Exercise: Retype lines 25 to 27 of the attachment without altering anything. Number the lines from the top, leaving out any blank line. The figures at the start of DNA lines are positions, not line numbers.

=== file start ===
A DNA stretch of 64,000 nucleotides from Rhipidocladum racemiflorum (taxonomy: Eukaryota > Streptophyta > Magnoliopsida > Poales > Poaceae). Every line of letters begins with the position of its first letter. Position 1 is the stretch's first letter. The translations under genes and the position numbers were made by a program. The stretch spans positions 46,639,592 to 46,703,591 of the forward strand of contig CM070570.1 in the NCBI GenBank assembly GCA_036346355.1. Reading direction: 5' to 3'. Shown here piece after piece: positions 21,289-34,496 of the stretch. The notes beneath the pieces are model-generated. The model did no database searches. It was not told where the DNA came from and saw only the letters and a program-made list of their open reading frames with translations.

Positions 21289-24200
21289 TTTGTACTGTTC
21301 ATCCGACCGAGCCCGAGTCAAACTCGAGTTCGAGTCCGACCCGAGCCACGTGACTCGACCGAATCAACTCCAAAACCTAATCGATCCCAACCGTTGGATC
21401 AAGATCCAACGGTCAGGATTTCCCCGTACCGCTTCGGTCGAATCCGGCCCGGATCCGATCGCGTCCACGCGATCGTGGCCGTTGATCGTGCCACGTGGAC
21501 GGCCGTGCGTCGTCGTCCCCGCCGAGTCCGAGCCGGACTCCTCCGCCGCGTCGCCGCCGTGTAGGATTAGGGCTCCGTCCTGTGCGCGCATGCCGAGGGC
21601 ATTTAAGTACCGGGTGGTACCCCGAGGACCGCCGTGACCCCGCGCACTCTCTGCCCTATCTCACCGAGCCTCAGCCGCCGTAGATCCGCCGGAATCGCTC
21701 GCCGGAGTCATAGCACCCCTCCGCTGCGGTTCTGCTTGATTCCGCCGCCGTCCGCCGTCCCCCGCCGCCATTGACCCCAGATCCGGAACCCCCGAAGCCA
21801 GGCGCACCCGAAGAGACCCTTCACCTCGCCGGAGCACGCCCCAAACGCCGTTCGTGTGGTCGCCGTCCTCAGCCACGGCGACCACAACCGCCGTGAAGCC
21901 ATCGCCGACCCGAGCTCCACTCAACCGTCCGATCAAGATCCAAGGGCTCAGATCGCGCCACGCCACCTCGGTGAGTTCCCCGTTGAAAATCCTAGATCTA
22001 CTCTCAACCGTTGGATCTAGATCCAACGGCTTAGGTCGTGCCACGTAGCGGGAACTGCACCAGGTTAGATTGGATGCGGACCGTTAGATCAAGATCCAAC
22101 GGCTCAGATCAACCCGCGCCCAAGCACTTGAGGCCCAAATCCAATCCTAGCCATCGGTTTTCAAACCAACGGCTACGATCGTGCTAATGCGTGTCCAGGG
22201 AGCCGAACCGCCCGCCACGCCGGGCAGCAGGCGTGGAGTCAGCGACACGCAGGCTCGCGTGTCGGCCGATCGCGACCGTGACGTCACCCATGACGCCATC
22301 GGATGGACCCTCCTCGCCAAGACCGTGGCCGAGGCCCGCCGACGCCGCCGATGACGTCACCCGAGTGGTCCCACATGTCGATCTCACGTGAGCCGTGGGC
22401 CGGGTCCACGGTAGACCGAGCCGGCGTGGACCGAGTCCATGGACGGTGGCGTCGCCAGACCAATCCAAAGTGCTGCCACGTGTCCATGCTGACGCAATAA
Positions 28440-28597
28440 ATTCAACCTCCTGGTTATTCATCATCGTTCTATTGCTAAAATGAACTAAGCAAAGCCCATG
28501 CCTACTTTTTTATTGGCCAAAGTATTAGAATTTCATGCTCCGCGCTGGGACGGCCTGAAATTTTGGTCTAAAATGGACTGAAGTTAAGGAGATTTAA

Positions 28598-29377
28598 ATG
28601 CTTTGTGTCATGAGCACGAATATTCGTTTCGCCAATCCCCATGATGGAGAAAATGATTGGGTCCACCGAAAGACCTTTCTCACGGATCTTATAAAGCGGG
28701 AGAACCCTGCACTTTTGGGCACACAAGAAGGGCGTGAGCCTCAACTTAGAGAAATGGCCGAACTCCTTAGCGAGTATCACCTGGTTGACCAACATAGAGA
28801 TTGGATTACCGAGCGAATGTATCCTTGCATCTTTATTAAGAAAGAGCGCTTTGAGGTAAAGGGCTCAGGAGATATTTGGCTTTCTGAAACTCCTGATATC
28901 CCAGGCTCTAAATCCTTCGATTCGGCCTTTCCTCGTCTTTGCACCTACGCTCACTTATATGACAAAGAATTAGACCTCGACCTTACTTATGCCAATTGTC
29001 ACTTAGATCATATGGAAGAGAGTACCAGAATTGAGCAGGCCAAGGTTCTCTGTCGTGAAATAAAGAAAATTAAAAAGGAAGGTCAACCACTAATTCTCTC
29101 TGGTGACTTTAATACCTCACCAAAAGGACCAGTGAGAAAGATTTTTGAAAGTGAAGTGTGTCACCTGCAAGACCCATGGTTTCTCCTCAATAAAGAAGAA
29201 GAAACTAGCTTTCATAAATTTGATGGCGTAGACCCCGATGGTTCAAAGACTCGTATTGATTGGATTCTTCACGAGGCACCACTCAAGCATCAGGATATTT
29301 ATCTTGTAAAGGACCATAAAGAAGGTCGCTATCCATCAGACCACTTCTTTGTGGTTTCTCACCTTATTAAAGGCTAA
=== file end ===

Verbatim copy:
29001 ACTTAGATCATATGGAAGAGAGTACCAGAATTGAGCAGGCCAAGGTTCTCTGTCGTGAAATAAAGAAAATTAAAAAGGAAGGTCAACCACTAATTCTCTC
29101 TGGTGACTTTAATACCTCACCAAAAGGACCAGTGAGAAAGATTTTTGAAAGTGAAGTGTGTCACCTGCAAGACCCATGGTTTCTCCTCAATAAAGAAGAA
29201 GAAACTAGCTTTCATAAATTTGATGGCGTAGACCCCGATGGTTCAAAGACTCGTATTGATTGGATTCTTCACGAGGCACCACTCAAGCATCAGGATATTT